General Motors ceases Venezuelan operations after asset seizure

General Motors ceases Venezuelan operations after asset seizure

General Motors ceases Venezuelan operations after asset seizure

State Department Mark Toner says USA officials are reviewing the details of an nearly 20-year-old lawsuit that led the Venezuelan government to seize a General Motors factory in the South American country.

GM announced the plant confiscation Thursday, saying its plant in Valencia "was unexpectedly taken by the public authorities, preventing normal operations".

If the government permits it, GM workers at the Valencia plant will get separation benefits "arising from the termination of employment relationships due to causes beyond the parties' control", the GM statement said.

General Motors Venezolana, GM's local subsidiary, said it "strongly rejects the arbitrary measures taken by the authorities and will vigorously take all legal actions, within and outside of Venezuela, to defend its rights".

The company said the "illegal judicial seizure" would cause "irreparable damage" to GM, its suppliers, its 79 dealers and almost 2,700 employees of the plant.

El Universal reported the seizure is likely related to a lawsuit against the company filed by a former landowner in Maracaibo.

Venezuela remains in a deep state of economic crisis marked by protests as currency controls take effect and its raw material resources continue to dwindle. The seizure comes amid a deepening economic crisis in leftist-led Venezuela that has already roiled many US companies.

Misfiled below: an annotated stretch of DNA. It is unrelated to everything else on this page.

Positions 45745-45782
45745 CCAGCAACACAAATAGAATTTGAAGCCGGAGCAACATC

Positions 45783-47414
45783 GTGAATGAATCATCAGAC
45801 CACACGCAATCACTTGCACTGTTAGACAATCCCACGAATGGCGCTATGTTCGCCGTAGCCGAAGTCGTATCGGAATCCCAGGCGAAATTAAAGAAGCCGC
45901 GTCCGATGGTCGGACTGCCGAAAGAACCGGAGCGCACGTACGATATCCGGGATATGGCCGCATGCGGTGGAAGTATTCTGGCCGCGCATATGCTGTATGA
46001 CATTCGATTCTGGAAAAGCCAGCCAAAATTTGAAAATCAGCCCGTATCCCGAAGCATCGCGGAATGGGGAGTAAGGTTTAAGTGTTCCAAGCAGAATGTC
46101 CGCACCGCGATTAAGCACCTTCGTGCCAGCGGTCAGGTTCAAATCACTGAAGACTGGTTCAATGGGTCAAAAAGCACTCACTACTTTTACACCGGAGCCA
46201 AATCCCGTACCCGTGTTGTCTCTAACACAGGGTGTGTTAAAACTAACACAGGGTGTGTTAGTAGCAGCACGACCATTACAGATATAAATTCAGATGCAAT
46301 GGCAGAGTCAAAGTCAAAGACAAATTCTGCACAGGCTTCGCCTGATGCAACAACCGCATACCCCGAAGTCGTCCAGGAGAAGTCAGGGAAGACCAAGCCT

Venezuela is in the midst of deep economic turmoil and political division.

GM is the market leader in Venezuela.

General Motors has stopped operations in Venezuela after its only plant there was illegally seized by authorities, the automaker says in a statement.

The seizure happened Wednesday, as the "mother of all protests" brought hundreds of thousands of people into the streets to demonstrate against socialist President Nicolas Maduro.

GM said the government removed assets from the plant, including cars. Nationwide, auto makers assembled just 2,849 cars previous year, from a peak of 172,218 vehicles in 2007. Clorox Co. said in September 2014 that it was shutting down all operations in Venezuela, citing restrictions by the government, supply disruptions and economic uncertainty.

Ramirez was killed over the past day in the restive western border city of San Cristobal amid protests that also left two others dead - a teenage boy reportedly on his way to a soccer match with friends, and a National Guard officer whose unit was attacked. Exxon Mobil sought arbitration after the government of President Hugo Chavez nationalized the company's oil project in the South American nation's oil-rich Orinoco region in 2007.

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